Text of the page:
Peterborough butchers ‘can feed entire city for next year’ thanks to founder’s legacy.
The boss of a Peterborough butchers says it has enough meat to feed the entire city for the next year thanks to his dad who founded the company more than 40 years ago. With the coronavirus pandemic sparking panic buying, James Morgan said Stilton Butchers will ensure Peterborians are never short of meat for at least the next 12 months thanks to the foresight of his dad and company owner Peter, who passed away last week.
James, who runs the firm in Fengate alongside his dad’s right-hand man Kieran Denman, said: “My dad bought enough stock to carry us through just before he passed away as he knew coronavirus was coming. There is enough stock to supply Peterborough for the next 12 months.
“We’re not turning anyone away, but people will have to collect it. And there’s no limit - they can buy what they want. We’ve bought as much as we can to make sure we can supply the whole of Peterborough. When the epidemic hits we will be keeping our prices the same. We are actually offering deals for the public.”
Former Peterborough Phantoms ice hockey player James said the huge meat supply is his dad’s “legacy” after he passed away aged 67 due to a bleed on the brain. Peter founded the company in 1978 and leaves behind wife Jackie, three children, seven grandchildren and a great-grandchild.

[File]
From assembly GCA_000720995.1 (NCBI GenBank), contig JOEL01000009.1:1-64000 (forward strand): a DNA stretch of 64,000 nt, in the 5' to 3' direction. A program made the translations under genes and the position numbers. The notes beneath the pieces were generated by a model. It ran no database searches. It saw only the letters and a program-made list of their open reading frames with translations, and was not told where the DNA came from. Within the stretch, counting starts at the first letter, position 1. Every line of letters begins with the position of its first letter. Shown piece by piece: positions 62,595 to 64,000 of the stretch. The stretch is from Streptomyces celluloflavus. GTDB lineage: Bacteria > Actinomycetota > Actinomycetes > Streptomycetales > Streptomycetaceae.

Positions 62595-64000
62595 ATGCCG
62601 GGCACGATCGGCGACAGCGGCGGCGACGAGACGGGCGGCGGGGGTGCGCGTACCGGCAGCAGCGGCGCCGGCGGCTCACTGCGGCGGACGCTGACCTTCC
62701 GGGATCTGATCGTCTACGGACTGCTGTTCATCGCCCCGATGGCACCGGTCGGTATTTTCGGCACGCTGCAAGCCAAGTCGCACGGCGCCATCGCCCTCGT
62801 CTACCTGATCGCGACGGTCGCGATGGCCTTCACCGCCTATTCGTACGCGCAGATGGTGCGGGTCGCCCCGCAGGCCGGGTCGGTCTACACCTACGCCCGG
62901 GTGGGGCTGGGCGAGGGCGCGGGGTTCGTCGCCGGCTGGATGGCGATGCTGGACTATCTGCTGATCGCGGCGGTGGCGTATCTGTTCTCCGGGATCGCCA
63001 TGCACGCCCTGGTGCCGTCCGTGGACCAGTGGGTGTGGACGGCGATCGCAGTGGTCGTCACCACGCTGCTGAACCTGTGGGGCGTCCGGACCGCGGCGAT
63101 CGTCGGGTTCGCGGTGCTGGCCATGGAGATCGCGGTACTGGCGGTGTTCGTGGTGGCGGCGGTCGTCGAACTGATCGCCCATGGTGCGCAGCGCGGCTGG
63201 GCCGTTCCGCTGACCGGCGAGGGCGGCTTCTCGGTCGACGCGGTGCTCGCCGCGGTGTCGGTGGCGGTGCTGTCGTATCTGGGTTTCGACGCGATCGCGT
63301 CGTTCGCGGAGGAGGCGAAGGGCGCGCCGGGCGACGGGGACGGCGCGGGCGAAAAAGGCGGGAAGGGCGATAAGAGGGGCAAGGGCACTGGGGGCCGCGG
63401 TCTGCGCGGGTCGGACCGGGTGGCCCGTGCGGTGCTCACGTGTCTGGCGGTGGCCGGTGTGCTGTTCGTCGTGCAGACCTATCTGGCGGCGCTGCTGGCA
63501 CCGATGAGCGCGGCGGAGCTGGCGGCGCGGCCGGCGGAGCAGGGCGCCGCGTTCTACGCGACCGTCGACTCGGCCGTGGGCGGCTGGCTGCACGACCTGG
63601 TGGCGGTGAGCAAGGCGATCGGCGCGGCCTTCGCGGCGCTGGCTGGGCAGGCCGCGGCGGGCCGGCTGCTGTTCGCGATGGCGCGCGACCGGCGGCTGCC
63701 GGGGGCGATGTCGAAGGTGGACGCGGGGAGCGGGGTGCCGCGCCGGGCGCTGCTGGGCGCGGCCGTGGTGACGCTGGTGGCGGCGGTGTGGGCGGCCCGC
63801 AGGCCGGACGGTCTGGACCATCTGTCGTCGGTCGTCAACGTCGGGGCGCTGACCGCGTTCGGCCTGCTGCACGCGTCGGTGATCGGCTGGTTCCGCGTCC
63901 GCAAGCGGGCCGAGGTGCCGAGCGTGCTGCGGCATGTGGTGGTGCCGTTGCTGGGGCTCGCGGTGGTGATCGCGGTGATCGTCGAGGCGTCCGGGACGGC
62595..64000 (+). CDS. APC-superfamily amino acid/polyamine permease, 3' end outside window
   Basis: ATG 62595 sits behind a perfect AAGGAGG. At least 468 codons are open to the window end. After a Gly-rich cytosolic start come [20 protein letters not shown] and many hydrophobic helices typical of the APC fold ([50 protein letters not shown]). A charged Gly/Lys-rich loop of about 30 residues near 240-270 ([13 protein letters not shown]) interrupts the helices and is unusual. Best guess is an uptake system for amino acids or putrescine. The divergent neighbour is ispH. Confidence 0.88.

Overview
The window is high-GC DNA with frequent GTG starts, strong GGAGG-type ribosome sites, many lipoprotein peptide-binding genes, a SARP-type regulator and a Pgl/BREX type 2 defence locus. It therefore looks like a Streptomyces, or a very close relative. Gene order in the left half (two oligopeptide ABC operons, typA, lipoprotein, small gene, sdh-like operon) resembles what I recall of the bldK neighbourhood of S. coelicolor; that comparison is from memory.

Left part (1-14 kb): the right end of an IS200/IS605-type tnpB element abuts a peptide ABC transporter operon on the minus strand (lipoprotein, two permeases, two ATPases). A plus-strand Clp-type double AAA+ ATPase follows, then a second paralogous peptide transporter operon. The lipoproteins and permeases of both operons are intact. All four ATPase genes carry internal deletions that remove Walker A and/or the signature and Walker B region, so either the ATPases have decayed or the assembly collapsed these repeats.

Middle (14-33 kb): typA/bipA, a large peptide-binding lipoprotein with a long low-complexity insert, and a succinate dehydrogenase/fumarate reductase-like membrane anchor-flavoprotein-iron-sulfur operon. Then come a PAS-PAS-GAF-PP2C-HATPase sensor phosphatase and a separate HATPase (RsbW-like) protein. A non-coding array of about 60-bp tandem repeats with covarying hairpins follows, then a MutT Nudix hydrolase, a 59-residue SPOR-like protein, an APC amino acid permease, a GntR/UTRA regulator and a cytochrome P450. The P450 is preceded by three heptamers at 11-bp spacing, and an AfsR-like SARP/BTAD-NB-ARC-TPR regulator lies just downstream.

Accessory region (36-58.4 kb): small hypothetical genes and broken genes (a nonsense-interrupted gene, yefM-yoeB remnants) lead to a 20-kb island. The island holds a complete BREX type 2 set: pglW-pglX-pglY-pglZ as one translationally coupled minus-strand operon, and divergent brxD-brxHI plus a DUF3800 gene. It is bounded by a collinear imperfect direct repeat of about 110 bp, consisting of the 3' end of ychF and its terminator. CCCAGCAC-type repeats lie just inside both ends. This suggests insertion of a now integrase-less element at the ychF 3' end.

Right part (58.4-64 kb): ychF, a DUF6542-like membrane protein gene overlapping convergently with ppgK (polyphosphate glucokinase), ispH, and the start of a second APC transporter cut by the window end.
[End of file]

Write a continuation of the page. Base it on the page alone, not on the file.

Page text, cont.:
James hopes people will buy locally and said the firm has the highest possible food hygiene accreditation, which is why it is able to supply hospitals. He added that significant steps have been taken to ensure the safety of staff and customers.
James said: “All our butchers are covered head to toe and we’ve bought them the same masks the army are wearing. We’re not allowing people into our unit - it’s on lockdown. People can collect from us - we have people coming out and leaving the box on a trolley so there’s no contact.”
Stilton Butchers in Edgerley Drain Road had a new website put in place just before Christmas so is able to manage the high demand, James said. The 37-year-old added that under the terms agreed by his dad and the company’s suppliers, they will continue to provide enough meat for customers for two months at a time, before re-stocking each time.
“That’s why we don’t need to put prices up. That’s his legacy,” said James. “It means a lot to us to keep this city intact. It would have meant a lot to my dad. He donated to a lot of charities and did a lot at schools here. My dad built a business around staff loving him, so everyone wants the business to succeed. My dad touched a lot of people’s lives. He was very selfless and did not do things for publicity, he did it to help people.”